Guidelines for Building Sensors to Measure Indoor Air Quality

January 14 2019
Article featured on Sensors Online. By Christian Meyer. Dated: Dec 4, 2018

The Importance of Good Air Quality

Maintaining good air quality has become a priority around the world, especially in terms of well-being and living comfort. Bad air quality can lead to fatigue, headache and other negative effects. Continuous monitoring of the indoor air quality can reduce these effects and may be used to trigger an action, such as automating HVAC controls, air purification, or simply opening a window.

Although there is no universal definition for clean air, it has been shown that organic compounds are an essential source of bad air and can act as an indicator of indoor air quality (IAQ). Because of the constant presence of gases in our everyday lives, it has become more imperative to monitor volatile organic compounds (VOCs) in comfort, environmental safety, automation, health, and medical care applications. Depending on the use case and application, a single VOC or the sum of all organic compounds, referred to as the total VOC (TVOC), may also be monitored.

Implications of VOCs

The Importance of Good Air Quality

Problems with indoor air quality, such as the so-called sick building syndrome, have significant health and financial impacts on the community. The Environmental Protection Agency (EPA) estimates that poor indoor air quality (IAQ) affects 33-50% of all commercial buildings in the US and is responsible for over 125 million lost school days and 10 million lost work days each year.

For example, studies have found that increased indo

or pollutant concentrations and lower ventilation rates are associated with a statistically significant reduction in perceived mental performance among students, and that controlling pollutant concentrations improved the measured performance of office workers[1]. Reports also show that a building’s indoor air quality significantly affects the prevalence of respiratory disease, allergy and asthma symptoms, and work performance. The effect of indoor air quality on health is dramatic. It has been reported that the median level of VOCs in office buildings may become several times greater than outdoor levels due to outgassing of building and construction materials.

There are several sources of recommendations regarding the TVOC levels that are hazardous to human health. Figure 2 gives a summary for working place threshold safety limits by the German Research Foundation (DFG) and the World Health Organization (WHO) that compares levels from the varying sources for a range of chemicals.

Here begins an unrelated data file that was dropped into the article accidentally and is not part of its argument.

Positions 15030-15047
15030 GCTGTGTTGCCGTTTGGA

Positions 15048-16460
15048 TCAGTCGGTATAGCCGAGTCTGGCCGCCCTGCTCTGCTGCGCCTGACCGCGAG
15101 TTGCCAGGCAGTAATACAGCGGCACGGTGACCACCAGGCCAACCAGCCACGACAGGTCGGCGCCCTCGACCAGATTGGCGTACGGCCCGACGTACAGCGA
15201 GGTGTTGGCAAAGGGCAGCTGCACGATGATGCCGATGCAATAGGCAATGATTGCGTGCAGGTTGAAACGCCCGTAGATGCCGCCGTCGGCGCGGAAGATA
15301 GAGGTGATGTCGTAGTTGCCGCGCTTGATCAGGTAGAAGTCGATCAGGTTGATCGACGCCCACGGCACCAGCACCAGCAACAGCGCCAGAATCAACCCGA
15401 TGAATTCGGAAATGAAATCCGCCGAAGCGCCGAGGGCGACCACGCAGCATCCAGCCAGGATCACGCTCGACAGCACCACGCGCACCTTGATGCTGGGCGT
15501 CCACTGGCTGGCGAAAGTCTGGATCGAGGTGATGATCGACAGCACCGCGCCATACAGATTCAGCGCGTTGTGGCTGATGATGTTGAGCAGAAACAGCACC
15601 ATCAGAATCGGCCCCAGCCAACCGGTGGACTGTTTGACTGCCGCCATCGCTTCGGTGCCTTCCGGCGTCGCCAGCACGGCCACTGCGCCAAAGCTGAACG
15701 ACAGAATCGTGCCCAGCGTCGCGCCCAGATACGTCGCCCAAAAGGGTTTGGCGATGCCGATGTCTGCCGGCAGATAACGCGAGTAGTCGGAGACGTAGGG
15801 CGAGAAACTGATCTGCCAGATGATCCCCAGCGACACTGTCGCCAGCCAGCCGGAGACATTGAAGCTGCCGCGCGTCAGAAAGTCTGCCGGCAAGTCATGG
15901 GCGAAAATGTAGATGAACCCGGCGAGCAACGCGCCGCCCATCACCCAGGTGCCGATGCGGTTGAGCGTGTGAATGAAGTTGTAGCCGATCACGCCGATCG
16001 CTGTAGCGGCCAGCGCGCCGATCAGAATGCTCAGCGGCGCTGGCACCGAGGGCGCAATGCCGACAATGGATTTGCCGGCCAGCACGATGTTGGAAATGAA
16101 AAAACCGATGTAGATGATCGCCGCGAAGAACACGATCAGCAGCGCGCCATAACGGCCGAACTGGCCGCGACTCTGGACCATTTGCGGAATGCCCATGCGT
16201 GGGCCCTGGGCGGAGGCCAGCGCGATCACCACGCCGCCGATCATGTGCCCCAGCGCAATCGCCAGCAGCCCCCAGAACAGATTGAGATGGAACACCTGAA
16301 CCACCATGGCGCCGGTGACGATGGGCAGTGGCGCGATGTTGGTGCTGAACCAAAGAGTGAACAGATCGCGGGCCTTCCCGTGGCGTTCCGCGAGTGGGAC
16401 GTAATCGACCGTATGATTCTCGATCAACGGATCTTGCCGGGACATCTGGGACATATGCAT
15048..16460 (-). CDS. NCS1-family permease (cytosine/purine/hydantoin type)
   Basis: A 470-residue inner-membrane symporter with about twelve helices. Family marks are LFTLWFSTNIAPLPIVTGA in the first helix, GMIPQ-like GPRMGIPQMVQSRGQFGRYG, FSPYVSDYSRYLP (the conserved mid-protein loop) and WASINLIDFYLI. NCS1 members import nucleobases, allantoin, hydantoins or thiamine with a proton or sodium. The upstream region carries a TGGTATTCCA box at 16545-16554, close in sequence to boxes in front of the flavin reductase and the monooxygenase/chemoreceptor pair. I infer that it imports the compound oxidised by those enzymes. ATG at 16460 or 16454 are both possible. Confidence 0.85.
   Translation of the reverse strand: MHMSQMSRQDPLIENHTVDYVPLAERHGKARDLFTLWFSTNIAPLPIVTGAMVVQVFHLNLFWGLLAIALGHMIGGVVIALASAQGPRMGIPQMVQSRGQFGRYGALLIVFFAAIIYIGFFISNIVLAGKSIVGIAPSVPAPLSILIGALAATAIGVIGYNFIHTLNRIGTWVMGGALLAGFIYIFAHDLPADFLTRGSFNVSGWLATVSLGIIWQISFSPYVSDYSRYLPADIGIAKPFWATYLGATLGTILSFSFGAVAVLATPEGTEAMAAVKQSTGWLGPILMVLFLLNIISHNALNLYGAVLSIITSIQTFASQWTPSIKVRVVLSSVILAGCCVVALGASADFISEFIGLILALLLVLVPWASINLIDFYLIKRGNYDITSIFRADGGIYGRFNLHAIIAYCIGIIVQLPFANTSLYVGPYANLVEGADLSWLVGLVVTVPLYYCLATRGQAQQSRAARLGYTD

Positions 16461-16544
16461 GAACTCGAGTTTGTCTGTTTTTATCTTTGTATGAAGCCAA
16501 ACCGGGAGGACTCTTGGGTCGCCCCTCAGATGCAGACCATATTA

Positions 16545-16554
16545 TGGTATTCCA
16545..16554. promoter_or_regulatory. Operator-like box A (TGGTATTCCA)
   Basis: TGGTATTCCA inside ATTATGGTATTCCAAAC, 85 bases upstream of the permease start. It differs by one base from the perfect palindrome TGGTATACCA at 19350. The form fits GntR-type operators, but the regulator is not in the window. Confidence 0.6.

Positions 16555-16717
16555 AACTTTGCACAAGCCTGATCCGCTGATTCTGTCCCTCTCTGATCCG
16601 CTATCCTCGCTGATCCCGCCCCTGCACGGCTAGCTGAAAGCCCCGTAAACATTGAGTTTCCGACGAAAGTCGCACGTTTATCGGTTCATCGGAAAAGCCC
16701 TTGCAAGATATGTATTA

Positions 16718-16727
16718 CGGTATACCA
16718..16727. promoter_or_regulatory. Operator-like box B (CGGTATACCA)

All levels are expressed in milligrams per cubic meter (mg/m3) with a usual exposure time of 8 hours, except where a different period is mentioned. Although the concentrations vary from agency to agency, there is a general agreement to keep the TVOC concentrations to a minimum. These values are maximum indoor gas concentrations given for an 8-hour working day and are based on an average 40-hour work week. Now, the question remains: What are typical and safe concentration levels for VOCs in a home?


Guidelines for Indoor VOCs

Currently there is no global standard that defines IAQ. Some countries have local approaches and have published studies that give indicators of clean ambient air and its implications. These studies suggest that there is a direct link between the TVOC and poor IAQ, although in most cases, health impacts are not considered. This shows the complexity of air quality effects and how much additional research is needed to bring it to a legislative level.

The most relevant studies, research results, and certifications include the UBA study by the German Environment Agency (UBA), the Well-Building Standard by the WELL Building Institute (IWBI), the EPA’s Indoor airPLUS, and the Indoor Air Quality Management Group of Hong Kong. Some of these publications also include non-VOC related IAQ parameters, such as room climate, humidity, construction materials, radon, mercury, bacteria, and others, which are only relevant for the particular standard’s mission. However, there is no legal commitment to make use of one of the standards mentioned above. An indoor air quality certification may be issued based on the examination result. Focusing on one specific definition for IAQ, such as UBA, will help the end user evaluate the indoor air hygiene.

About the author

Dr. Christian Meyer is a Product Marketing Manager at IDT. His past roles in the last 15 years included responsibilities in analyzing different gas technologies, as well as sensor development. His background is in Applied Physics and Engineering for Atmospheric Measurements.

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